Friday, October 23, 2015

The art of the local

I've known for years about the strong relationships between the arts and local economic development and quality of life. Richard Florida has written about it in his The Rise of the Creative Class and subsequent books. The University of Minnesota's own Ann Markusen's research and writing has made notable contributions to understanding the role of arts and artists in successful community and economic development. As someone who practices poetry and photography, and is a recovering regional planner and increasingly committed locavore, I've been exploring these themes in my home region, the St. Croix Valley, famous for, among other things, its Pottery Tours.

looking downstream toward Stillwater on the St. Croix
looking downstream toward Stillwater on the St. Croix
Photo by J. Harrington

Yesterday I attended "the release event of the Creative Minnesota Report about Chisago County" at the Hallberg Center for the Arts in Wyoming, MN. I had missed the opening of the arts center so I was happy to have a reason to visit. I knew some of the folks there, such as Mary Minnick-Daniels, Executive Director of the East Central Regional Arts Council, and Guillermo Cuellar, a noted local potter, from previous artistic and artisanal activities. I was particularly enthused that Chisago County's economic development director and the mayor of Wyoming, MN were not only in attendance but participants.  I learned a lot and came away with a question still resonating in my mind: "what does a local supply chain for artists look like?" In particular, I spoke with couple of the potters in attendance about whether their clay is locally sourced. Each said it's not but they wished it were. From what I heard yesterday, I'm not sure the value of local sources of materials has been included in reports to date. You can expect to read more about this here in future postings, because it offers a chance to try to pull together a number of, till now, largely separate themes on bioregionalism, economic development, arts and localism, including even threads of history and indigenous culture and personal development in the weave (to mix my metaphors).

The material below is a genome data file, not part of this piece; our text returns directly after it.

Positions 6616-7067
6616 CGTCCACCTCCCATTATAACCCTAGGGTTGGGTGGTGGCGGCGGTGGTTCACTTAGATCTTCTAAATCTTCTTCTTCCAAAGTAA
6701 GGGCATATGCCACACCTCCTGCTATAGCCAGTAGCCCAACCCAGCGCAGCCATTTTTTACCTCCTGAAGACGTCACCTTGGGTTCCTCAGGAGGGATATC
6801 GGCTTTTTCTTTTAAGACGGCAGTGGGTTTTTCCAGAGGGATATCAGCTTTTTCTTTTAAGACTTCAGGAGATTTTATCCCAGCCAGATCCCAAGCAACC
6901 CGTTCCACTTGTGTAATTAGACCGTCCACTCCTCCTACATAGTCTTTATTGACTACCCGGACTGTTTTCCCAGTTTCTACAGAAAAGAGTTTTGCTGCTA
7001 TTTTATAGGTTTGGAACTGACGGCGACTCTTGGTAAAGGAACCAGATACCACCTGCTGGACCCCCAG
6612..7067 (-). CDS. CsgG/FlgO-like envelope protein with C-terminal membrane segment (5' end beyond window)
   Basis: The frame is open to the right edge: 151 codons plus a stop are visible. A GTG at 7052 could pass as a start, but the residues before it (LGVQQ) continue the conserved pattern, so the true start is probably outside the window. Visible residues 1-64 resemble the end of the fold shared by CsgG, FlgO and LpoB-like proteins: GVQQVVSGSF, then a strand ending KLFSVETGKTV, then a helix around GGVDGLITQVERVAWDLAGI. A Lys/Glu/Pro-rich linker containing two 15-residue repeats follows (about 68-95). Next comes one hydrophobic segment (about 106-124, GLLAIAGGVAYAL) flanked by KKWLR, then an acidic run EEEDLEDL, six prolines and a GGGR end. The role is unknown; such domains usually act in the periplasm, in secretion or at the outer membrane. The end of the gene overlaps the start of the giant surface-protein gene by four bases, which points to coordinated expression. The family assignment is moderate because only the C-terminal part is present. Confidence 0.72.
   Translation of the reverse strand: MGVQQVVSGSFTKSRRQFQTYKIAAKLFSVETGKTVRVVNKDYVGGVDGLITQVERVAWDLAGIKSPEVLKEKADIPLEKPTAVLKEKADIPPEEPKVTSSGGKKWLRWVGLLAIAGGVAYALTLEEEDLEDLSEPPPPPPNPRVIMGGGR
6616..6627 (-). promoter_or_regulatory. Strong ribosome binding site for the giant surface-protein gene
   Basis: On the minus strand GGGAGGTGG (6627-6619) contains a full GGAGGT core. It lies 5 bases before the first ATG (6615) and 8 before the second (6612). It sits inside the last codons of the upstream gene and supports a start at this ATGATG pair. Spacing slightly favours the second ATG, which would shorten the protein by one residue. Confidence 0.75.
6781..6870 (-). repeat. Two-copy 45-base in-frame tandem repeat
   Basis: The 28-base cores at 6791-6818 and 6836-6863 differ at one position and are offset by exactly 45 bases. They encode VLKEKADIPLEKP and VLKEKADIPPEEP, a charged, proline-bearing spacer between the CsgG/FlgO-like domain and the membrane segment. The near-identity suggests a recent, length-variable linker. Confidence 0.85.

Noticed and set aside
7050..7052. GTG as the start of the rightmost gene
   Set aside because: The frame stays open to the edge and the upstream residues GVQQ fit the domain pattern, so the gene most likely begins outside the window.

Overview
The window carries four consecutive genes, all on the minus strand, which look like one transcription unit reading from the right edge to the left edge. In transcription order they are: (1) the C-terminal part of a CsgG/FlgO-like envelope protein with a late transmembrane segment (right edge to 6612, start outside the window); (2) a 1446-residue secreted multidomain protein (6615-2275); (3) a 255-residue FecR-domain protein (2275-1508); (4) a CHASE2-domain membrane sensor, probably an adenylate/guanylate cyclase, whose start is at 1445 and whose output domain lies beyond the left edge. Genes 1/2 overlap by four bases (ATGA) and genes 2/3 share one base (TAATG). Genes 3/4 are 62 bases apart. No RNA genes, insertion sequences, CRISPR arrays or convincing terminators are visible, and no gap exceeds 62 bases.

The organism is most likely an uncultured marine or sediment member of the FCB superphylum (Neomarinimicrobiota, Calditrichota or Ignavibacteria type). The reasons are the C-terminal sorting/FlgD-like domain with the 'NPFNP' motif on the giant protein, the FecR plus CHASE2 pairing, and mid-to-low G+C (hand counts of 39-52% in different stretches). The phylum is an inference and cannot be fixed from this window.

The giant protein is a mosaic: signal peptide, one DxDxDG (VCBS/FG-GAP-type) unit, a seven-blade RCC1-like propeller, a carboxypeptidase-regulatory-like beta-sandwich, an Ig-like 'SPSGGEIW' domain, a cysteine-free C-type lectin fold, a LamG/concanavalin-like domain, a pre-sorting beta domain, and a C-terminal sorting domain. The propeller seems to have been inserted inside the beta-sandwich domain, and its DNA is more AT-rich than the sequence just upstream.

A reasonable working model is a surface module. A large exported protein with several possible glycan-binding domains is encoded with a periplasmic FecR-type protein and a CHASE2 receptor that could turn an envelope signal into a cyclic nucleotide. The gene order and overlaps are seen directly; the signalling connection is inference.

no mention of clay in this geology plaqu
no mention of clay in this geology plaque
Photo by J. Harrington

While sitting and listening, several other concepts occurred to me that may help me jump-start a series of chapbooks I've been blocked on for quite a while. Julie Cameron, in her books, makes a case for "artist's dates" to reward, encourage and inspire our inner artists. I've been ignoring that advice for a long time. Yesterday's attendance has convinced me that her strategy is ignored at the peril of my successful creative life. Just buying and reading books isn't enough to engage and satisfy my muse(s). I'll keep in mind from now on that both my head and my heart need feeding.

Anna Akhmatova

 

Muse

1924 
When, in the night, I wait for her, impatient,
Life seems to me, as hanging by a thread.
What just means liberty, or youth, or approbation,
When compared with the gentle piper's tread?

And she came in, threw out the mantle's edges,
Declined to me with a sincere heed.
I say to her, "Did you dictate the Pages
Of Hell to Dante?" She answers, "Yes, I did."


Translated by Yevgeny Bonver, August, 2000
Edited by Orit Bonver, August 2000

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